Monday, August 2, 2010

Writers' Block Is A B*tch! What I Learned in My Search to Cure Myself



"If I waited for perfection, I would never write a word."
(Margaret Atwood)

And I haven't. I have a dirty little secret. I've been calling myself a screenwriter, BUT I haven't written anything of significance for the screen in over a month. Motivation and inspiration are in short supply these days and I'm trying to break the cycle. So since the first step is admitting that you have a problem, I will confess to you and the whole internet (or the three people who will actually read this) that I have been blocked. Seriously, like effing boulders in my blasted brain.

There are many reasons that writers get blocked. For me, I think it's the fear of writing badly. Some writers can happily write what is a called a "vomit draft." Whilst I HAVE to fix things before I move on. It's almost an obsession. So I get stuck on figuring out a scene or a even just a moment in a script. Instead of coming back to it or writing something else, I wallow in self-loathing because I can't figure out this one little part. Consequently, I do not move on. This is very counterproductive and it leads to writers' block every freakin' time. So sit on my knee kids, as I tell you about some techniques that I came across in my desperate attempt to cure my writers' block. Hopefully, they will be useful to you as well.


One of my favorite professors ever, Malia Scotch-Marmo, once recommended a book to me called Write by Karen Peterson. In it, Dr. Peterson enumerates the many reasons that writers are blocked. We often think we don't have anything to say or rather too much to say. We feel overwhelmed that we don't have enough time or hate the process of revision. To move past block, she suggests different exercises to get the creative juices flowing. Writing with the non-dominant hand can activate the part of our brain that learns new activities and thus can spark inspiration. She also suggests short bursts of work with rewards for completion, thus satisfying our need for instant gratification. There's much more. So if you wanna read more, the used version of the book is like 3 bucks on Amazon.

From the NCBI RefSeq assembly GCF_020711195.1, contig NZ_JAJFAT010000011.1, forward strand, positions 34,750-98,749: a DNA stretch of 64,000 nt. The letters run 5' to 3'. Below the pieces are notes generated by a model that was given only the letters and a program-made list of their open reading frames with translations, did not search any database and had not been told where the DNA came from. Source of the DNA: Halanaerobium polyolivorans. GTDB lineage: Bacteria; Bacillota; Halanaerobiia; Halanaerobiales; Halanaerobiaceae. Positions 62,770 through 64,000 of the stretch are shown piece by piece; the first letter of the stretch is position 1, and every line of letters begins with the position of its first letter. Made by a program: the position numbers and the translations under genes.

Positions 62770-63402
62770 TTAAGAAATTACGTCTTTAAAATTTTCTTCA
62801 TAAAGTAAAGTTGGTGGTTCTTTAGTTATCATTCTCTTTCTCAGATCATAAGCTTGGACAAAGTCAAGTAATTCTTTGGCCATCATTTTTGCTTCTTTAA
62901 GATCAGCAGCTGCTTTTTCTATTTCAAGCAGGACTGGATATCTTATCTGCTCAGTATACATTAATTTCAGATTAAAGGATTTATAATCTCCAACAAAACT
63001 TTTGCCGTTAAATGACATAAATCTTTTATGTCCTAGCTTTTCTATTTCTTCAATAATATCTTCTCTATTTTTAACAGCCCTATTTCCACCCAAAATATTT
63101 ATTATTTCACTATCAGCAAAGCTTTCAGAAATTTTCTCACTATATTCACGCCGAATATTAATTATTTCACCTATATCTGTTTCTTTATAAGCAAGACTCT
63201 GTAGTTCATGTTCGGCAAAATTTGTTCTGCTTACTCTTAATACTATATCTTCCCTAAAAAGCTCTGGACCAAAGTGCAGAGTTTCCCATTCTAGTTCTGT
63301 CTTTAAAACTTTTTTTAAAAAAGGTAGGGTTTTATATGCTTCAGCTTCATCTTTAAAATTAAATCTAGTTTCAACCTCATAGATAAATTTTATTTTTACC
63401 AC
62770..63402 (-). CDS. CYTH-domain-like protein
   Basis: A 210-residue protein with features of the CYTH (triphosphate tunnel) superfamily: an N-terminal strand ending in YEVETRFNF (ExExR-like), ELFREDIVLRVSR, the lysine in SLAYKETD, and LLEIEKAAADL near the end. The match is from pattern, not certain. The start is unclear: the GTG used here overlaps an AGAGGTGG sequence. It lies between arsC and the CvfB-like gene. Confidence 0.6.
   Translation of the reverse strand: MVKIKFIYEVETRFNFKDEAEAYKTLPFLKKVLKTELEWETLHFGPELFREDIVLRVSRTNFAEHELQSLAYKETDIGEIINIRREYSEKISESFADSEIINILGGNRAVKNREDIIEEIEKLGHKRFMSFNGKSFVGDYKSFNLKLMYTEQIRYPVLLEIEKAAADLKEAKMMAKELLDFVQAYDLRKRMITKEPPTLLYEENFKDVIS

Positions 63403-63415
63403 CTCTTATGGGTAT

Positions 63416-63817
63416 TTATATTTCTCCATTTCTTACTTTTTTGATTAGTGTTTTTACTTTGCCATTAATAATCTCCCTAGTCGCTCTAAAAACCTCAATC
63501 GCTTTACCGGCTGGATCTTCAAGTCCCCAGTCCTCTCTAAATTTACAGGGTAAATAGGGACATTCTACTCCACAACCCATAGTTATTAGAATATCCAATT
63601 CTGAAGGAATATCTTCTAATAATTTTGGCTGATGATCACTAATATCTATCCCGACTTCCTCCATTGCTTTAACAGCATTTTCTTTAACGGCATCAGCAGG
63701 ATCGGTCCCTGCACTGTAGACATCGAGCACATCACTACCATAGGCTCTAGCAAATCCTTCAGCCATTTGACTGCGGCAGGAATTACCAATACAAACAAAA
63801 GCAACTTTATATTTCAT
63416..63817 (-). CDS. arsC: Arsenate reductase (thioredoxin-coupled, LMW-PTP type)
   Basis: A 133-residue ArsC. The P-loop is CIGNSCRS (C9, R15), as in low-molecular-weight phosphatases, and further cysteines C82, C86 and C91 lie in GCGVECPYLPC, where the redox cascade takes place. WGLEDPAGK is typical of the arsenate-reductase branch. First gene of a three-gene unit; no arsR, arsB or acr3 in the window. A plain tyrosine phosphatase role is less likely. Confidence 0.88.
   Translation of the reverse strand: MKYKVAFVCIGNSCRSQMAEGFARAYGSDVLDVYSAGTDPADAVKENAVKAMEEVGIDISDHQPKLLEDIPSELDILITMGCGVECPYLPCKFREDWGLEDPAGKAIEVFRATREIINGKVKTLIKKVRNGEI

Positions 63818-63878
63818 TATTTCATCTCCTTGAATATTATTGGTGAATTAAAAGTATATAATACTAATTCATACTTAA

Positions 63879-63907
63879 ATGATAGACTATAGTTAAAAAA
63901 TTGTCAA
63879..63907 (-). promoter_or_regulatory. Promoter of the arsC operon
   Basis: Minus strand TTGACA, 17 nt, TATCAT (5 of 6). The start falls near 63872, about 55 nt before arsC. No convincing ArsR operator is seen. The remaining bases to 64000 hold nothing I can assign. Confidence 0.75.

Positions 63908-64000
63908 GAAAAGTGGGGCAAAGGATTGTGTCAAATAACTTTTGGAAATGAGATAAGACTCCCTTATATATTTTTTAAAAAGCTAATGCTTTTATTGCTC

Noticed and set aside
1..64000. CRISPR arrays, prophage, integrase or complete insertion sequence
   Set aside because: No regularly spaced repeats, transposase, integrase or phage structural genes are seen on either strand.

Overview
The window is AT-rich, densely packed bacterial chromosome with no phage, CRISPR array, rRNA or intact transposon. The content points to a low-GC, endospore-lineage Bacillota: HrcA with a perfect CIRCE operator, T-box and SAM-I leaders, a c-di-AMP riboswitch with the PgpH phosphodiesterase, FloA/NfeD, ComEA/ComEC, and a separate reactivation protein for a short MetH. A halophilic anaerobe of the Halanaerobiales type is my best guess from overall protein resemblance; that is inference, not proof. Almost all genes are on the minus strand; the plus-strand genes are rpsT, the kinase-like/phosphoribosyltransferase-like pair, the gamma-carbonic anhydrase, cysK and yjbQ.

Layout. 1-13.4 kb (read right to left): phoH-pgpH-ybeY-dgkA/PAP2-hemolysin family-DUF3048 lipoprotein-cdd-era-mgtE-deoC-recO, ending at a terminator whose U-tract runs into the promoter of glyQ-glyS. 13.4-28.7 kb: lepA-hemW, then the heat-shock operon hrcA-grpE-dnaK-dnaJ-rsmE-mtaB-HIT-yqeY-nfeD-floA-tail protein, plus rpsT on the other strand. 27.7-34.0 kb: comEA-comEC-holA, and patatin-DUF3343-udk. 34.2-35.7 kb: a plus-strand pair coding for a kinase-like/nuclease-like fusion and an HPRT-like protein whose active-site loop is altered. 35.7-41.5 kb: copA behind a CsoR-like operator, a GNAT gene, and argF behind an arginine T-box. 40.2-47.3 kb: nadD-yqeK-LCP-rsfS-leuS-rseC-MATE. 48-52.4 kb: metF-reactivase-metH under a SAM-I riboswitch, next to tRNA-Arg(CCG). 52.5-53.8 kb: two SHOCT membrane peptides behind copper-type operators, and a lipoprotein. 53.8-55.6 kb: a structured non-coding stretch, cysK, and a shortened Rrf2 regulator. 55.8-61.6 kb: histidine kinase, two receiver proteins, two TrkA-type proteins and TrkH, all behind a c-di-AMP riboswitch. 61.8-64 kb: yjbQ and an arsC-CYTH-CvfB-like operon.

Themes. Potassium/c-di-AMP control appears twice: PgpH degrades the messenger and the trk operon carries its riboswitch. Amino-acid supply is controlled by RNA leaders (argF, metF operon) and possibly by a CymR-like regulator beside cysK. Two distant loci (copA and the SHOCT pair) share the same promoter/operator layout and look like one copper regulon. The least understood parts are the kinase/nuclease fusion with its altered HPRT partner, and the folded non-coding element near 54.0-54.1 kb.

My brilliant friend Kat recently posted a blog entry called FIRST THINGS FIRST: MAKING CREATIVITY YOUR PRIORITY It's about making a commitment to creativity. I found it extremely helpful. You should check it out. Serious knowledge dropped from a seriously disciplined lady.

I also came across an article by Martha Beck in O Magazine (Oprah haters, sit down:). She talks about how to activate the right, more creative side of the brain. Some of the things she does are a little weird, but I like the idea of reading short bits of several different books to spark ideas. It actually worked for me once.

So help a sister out! I'm struggling. Do you scribes out there have any tricks that you use when you are blocked? Post below, if you please.
Arts

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